Rover is committed to serving as a long-term partner in the community. The majority of the pipe materials will be made in the United States with a valve actuators, flanges, fittings and compressors manufactured in Ohio. We will hire experienced local laborers and trades where possible in the construction of the pipeline, providing economic activity in the short-term, while supplying businesses and homes with abundant and low-cost natural gas for years to come. In addition to the millions in direct benefits to local landowners and taxes paid locally to the counties and townships that the pipeline transverses, there are millions anticipated in indirect benefits to local businesses such as restaurants, hotels, car dealers and more.
Hiring Local Laborers and Trades
Rover is committed to hiring as many local labor and qualified workers as possible to construct and eventually operate the pipeline, including up to 10,000 temporary positions during the construction phase of the project. To date, Rover Pipeline has committed to utilize Union labor resources exclusively to construct the pipeline based upon the large presence of available resources in the region and the Union’s high quality craftsmanship and past performance for safety, reliability and quality performance.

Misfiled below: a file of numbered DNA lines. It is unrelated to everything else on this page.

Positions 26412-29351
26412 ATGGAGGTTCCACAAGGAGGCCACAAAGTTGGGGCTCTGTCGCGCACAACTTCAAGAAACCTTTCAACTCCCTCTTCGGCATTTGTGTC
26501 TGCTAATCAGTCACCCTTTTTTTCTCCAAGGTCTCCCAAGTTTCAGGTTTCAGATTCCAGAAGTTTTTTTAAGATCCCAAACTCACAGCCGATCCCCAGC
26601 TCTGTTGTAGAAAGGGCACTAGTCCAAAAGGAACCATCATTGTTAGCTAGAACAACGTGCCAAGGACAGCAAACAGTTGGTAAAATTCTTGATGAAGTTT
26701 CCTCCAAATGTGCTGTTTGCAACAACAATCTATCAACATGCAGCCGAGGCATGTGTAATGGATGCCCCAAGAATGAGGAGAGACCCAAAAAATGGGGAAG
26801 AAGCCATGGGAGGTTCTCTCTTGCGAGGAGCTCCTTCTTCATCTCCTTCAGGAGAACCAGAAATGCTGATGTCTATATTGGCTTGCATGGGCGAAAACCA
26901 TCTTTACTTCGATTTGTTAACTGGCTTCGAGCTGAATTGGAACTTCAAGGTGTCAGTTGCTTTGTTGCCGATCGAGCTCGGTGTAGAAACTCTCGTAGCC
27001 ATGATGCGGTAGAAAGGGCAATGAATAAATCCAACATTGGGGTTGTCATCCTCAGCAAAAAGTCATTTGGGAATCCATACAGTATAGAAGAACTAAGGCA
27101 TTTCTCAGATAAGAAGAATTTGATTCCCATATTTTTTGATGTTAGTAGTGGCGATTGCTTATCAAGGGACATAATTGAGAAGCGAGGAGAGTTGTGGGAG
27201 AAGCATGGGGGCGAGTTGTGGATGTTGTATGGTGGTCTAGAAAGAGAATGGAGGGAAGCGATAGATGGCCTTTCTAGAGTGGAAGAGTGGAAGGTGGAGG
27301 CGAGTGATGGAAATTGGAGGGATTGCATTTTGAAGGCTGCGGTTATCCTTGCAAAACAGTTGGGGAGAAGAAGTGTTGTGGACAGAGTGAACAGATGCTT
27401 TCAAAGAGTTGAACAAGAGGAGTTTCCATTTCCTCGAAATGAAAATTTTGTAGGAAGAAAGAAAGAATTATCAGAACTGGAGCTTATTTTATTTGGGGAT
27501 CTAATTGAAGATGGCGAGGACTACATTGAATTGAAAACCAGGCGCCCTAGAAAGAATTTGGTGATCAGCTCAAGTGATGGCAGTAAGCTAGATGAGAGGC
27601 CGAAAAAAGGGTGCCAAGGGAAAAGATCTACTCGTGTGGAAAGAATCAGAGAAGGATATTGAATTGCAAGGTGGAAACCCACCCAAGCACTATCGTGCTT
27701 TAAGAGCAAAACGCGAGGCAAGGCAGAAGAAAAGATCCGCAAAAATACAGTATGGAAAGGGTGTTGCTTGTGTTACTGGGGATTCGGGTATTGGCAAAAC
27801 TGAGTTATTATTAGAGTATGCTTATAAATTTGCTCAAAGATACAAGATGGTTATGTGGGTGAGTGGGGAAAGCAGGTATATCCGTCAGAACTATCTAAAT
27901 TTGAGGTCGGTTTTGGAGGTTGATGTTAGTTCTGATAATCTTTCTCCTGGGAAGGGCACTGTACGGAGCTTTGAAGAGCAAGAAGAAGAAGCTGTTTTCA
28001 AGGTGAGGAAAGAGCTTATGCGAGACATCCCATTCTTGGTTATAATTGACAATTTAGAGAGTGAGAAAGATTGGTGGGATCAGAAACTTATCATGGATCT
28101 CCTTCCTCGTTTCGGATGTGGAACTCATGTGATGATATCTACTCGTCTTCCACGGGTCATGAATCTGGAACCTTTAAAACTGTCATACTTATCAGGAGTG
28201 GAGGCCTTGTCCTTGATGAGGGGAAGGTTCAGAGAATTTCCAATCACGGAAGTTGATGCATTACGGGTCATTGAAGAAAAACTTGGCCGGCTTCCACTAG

Prioritizing the Purchase of Local American-Made Products
Rover will purchase American made products whenever available. Approximately 76% of Rover pipe materials will be made in the United States. Rover is also purchasing valve actuators, flanges and fittings and its compressors from Ohio manufacturers, including the Ariel Corporation. Overall, the majority of the equipment and greater than $1 billion in goods will be purchased from U.S. manufacturers.
Benefiting Local Communities
Locally, during the construction of the Rover Pipeline, goods and services will be purchased from local businesses along the entire route, generating significant sales tax revenue for local economies. The project’s estimated 10,000 temporary employees will be staying at local hotels, eating in restaurants, and shopping at local businesses. Additionally, the increased use of local professional services such as engineering, real estate, legal, and skilled trades, such as surveying and construction, as a result of the project will generate state income tax revenues. Property taxes are estimated at $147 million across the entire project the first year the pipeline is in service. This is funding that can be used to improve public services such as fire, police, roads, and local schools.